Bernie Kosar is a Cleveland legend who had success with the Browns and is attempting to help Manziel have a similar impact for a team and a fanbase desperate to win. The embattled 23-year-old hasn't responded to Kosar, according to a Tuesday report by USA Today's Josh Peter.
"I'm embarrassed to even tell you how many times I tried. I have tried to call him directly 18 different ways. If he chooses not to talk to me, that's his choice," said Kosar of contacting Manziel, per Peter. "I'm not mad at him. But there's a point where there's an element of respect that's involved."
Respect isn't something Manziel seems to be mindful of when it comes to the Browns, whether he's aware of it or not.
His inability to develop quickly enough into the franchise QB he's shown the potential to be has at least contributed in part to Cleveland's recent woes. It is also a big reason general manager Ray Farmer and head coach Mike Pettine were fired after this year's 3-13 season.
Pete Smith of Draft Breakdown analyzed the situation, indicating Manziel's rejection of Kosar's counsel may be the last straw for even the most fervent supporters of the former Heisman Trophy winner:
There is a segment of Browns fandom that will excuse EVERYTHING Manziel has done but won't tolerate him ignoring Bernie Kosar.— Pete Smith (@_PeteSmith_) January 12, 2016
Although he made noticeable strides on the gridiron in 2015, Manziel continued to self destruct on the side, sabotaging his efforts to progress even more by partying.
"That's definitely a possibility," said Kosar about Manziel's penchant for nightlife possibly ruining his career. "I'm not saying he doesn't have a chance to change, but that's a possibility."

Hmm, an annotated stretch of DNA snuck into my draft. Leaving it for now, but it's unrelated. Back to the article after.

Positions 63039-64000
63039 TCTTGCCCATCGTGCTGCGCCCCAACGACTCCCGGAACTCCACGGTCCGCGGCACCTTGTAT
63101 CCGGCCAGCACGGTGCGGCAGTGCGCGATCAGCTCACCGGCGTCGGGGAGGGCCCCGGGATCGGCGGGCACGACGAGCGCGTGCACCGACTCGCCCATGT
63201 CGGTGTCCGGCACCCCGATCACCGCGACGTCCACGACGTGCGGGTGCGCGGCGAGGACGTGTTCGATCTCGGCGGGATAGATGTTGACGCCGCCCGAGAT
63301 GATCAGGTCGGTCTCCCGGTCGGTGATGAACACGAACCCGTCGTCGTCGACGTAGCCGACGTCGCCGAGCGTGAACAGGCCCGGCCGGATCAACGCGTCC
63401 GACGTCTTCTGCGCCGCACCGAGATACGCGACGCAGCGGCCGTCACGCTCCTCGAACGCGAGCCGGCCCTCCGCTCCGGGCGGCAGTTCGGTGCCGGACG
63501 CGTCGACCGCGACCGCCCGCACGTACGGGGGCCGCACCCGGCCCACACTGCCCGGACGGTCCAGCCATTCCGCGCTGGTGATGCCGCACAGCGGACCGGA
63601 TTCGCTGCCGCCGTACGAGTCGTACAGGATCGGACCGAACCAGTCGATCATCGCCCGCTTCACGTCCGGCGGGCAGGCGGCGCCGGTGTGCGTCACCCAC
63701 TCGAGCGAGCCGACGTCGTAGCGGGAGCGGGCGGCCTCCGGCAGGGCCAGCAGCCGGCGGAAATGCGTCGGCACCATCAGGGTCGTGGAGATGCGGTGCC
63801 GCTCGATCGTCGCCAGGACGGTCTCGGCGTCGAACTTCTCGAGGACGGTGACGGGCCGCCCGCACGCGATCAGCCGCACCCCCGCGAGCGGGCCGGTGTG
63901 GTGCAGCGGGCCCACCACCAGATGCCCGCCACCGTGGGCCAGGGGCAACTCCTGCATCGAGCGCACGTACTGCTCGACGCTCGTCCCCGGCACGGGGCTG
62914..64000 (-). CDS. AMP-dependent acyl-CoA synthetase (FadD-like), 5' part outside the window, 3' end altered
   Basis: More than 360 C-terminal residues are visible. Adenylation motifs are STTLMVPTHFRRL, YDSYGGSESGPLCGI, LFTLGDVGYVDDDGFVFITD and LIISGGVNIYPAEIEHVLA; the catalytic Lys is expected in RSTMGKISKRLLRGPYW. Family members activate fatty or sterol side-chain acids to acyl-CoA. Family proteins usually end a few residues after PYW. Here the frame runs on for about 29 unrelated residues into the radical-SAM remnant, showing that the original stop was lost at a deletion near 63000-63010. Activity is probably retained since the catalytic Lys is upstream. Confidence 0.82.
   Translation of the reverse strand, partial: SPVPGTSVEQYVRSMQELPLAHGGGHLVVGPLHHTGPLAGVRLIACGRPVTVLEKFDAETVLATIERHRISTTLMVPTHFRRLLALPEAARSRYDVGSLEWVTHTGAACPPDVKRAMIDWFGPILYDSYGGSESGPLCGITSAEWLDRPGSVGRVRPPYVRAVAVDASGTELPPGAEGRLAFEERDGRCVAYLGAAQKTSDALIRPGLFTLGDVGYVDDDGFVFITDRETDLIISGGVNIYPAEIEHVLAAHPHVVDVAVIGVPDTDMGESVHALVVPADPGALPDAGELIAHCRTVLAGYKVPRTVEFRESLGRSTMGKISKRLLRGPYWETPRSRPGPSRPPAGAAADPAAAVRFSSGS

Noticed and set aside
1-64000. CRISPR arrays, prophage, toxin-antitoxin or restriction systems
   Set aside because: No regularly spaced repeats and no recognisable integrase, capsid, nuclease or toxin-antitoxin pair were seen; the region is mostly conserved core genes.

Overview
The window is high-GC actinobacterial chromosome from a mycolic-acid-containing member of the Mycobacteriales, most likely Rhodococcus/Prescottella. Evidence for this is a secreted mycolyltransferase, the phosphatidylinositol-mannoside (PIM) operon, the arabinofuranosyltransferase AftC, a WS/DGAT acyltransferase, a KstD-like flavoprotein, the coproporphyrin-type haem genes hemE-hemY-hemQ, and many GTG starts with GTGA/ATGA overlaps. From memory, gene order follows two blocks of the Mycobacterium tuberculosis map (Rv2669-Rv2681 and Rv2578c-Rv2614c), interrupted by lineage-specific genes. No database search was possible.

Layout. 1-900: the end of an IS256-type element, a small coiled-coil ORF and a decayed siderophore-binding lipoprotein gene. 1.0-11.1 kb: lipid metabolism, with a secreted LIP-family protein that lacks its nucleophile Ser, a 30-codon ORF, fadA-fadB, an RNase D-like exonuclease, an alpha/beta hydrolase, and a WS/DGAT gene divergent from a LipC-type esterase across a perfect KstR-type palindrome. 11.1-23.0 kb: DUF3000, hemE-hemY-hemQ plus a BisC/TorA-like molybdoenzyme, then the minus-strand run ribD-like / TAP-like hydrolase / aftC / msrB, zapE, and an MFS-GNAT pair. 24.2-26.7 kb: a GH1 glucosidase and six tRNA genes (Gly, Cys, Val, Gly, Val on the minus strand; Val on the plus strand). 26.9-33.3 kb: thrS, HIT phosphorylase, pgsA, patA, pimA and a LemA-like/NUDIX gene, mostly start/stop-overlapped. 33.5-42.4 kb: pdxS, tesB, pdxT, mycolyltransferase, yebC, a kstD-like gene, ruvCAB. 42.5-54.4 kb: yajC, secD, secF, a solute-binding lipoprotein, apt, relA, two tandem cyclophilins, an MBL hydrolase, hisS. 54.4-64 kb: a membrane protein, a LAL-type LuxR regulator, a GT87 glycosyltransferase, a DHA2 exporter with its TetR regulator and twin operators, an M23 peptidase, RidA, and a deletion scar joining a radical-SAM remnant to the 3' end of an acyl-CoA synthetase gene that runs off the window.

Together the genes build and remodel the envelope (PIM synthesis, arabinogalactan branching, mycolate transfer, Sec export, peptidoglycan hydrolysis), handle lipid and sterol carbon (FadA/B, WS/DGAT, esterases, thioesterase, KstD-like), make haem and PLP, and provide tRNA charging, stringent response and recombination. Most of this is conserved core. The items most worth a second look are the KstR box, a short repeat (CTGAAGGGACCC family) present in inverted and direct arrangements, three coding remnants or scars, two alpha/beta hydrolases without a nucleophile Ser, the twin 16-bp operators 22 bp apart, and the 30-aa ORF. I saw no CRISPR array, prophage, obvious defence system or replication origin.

Being benched for lying about a video of him partying during the Browns' bye week wasn't enough of a wake-up call for Manziel. He reportedly proceeded to flee Cleveland before the regular-season finale, failed to show up for a medical exam while in concussion protocol and spent the Saturday before game day in Las Vegas.
The headline-making episodes Manziel has made embracing his "Johnny Football" persona made Kosar recall what his former college coach Howard Schnellenberger said to him about a QB's behavior.
"If you are not doing the right thing, you can’t expect the rest of the team to," Kosar said. "That advice has always stuck with me, and I would love to tell Johnny that. He could use it."
Kosar said he can't "comprehend [Manziel] not wanting to be" at the game—a 28-12 loss to the Pittsburgh Steelers—to learn as much as possible by being in attendance.
The Browns have the No. 2 overall pick in the 2016 NFL draft. They have a bunch of holes on the roster to fill and still considerable uncertainty at Manziel's position.
If he doesn't follow Kosar's advice, Manziel has to at least do something to show his commitment to Cleveland. Otherwise, he could be destined to be a locker room outcast, a first-round bust or a career backup and not the franchise signal-caller of the future he was drafted to be.
Josh McCown is under contract for two more years and registered a 93.3 passer rating this past season. For Cleveland to stick by Manziel at this juncture—and possibly pass on a long-term answer under center near the top of the draft—is a risk that may not be worthwhile.